Scrape the dough into a bowl of a stand mixer. Let it cool for a few minutes before beating in the eggs. On “stir”, using the paddle attachment, beat the eggs into the dough, one at a time, and beating thoroughly between each one. It is important to be sure that each egg is fully incorporated into the batter before adding the next. Don’t worry if the batter separates and looks curdled at first. Keep beating, and it will come together nicely. Add the cheese and season with black pepper, cayenne pepper, and nutmeg.

Transfer the dough to a pastry bag fitted with a 1/2-inch round tip and pipe tablespoon-size mounds onto the baking sheets. Sprinkle more cheese on top of each one and bake for 20 minutes, or until puffed and golden brown. Serve hot/warm. I stuff them with duxelles, which is a finely chopped mixture of mushroom (chanterelles).

Recipe: Maple Ice Cream

FYI, I make all my ice creams with gelatin sheets – it makes the ice cream smoother and it gives it better texture!

  • ⅔ cup Grade B maple syrup
  • 1¾ cups heavy cream
  • ¾ cup whole milk
  • 4 large egg yolks
  • ¼ teaspoon salt
  • 2 gelatin sheets

First prepare an ice bath. Also, bloom gelatin sheets in some ice and water, set aside.

Heat maple syrup and reduce by a quarter, about 5 minutes, then set aside. In a saucepan, combine heavy cream and milk. Turn on heat to medium-high and warm it up in order to temper eggs. It shouldn’t get to boiling, just heat it up so that it’s hot to the touch then turn off the heat.

In a large mixing bowl, whisk egg yolks and salt until combined. Temper eggs slowly with heavy cream/milk mixture then return to saucepan and heat. Continue whisking custard mixture until the temperature reaches 168°F. Remove from heat, add in the bloomed gelatin and reduced maple syrup. Taste for seasoning, add more salt if you like your maple ice cream to be less sweet. Then strain through a fine mesh strainer and cool over the ice bath.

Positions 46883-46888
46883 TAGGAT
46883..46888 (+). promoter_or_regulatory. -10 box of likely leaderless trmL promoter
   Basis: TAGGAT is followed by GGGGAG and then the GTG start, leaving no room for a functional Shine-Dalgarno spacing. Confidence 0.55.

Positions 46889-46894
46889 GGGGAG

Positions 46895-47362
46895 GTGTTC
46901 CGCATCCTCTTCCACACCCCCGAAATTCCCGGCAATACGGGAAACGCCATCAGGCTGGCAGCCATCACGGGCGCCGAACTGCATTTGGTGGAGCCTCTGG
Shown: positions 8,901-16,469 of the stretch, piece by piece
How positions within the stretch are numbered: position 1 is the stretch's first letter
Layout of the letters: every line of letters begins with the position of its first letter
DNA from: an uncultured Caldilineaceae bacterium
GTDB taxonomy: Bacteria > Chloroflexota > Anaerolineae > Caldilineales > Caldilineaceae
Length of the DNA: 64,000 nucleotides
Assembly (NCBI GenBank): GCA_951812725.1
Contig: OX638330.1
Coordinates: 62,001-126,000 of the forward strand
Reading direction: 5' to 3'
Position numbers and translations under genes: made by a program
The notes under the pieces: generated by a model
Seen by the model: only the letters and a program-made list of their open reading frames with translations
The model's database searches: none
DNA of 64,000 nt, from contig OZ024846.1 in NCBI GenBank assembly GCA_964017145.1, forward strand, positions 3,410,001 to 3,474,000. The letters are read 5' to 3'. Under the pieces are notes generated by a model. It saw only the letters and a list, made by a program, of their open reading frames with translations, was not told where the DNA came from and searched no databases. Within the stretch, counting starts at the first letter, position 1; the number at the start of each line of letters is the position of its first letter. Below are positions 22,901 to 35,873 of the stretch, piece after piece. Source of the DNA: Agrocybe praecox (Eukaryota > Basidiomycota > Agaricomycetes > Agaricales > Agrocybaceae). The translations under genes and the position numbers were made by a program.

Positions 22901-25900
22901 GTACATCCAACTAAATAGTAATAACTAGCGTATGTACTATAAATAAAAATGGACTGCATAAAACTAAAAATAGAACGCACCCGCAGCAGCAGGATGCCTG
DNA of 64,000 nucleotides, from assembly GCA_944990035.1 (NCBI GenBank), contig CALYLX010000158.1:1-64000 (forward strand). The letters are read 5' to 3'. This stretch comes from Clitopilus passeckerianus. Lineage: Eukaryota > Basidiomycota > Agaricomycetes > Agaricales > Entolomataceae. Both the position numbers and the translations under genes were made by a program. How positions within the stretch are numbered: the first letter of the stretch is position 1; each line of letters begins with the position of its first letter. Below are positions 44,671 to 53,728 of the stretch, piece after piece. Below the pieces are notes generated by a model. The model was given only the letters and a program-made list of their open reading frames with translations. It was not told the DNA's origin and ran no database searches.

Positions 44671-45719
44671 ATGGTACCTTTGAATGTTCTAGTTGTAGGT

Spin according to your ice cream machine’s instructions.

Sample dishes:

Recipe: Celeriac Purée

Celeriac or celery root or celery knob = all the same thing. Celeriac purée is something I like to have on hands at all times, in case of emergencies. It has such a mild flavor and works well with almost anything. I like food that act like blank canvases so that I can build and pair with that flavor to make something more complex.

  • Celery root
  • Heavy cream, as needed
  • Whole milk, as needed
  • Salt

Peel and cut celery root to bite-sized pieces. Place in a saucepan and cover with heavy cream. If you don’t have enough cream, add in milk to cover.

Place on medium-high heat and bring to a simmer. Cover with a parchment paper lid and cook until tender, approximately 20 minutes.

Turn off heat, strain through a fine mesh chinois and  reserve liquid. Place celery root into a VitaMix blender and add enough liquid to blend. Add salt and taste for seasoning, adjust if necessary. Add more or less liquid to your liking for purée consistency.

Sample dishes:

Recipe: Corn Purée

In the culinary world, we make a lot of purées and it’s basically baby food. So why does restaurant baby food taste so good?

  • 5 ears of corn, kernels removed, cobs scraped of all “milk”
  • 2 leeks, white parts only, thinly sliced
  • 3 shallots, thinly sliced
  • 2 thyme sprigs
  • ½ cup heavy cream
  • ½ cup whole milk, more if needed
  • Butter, as needed
  • Salt

Sweat leeks and shallots in butter with thyme until aromatic. Add corn and cook out some of the starch. Then add the cream and milk, and cook until creamy. Season and taste. Remove thyme sprigs and blend in a VitaMix (blender).

Sample dishes: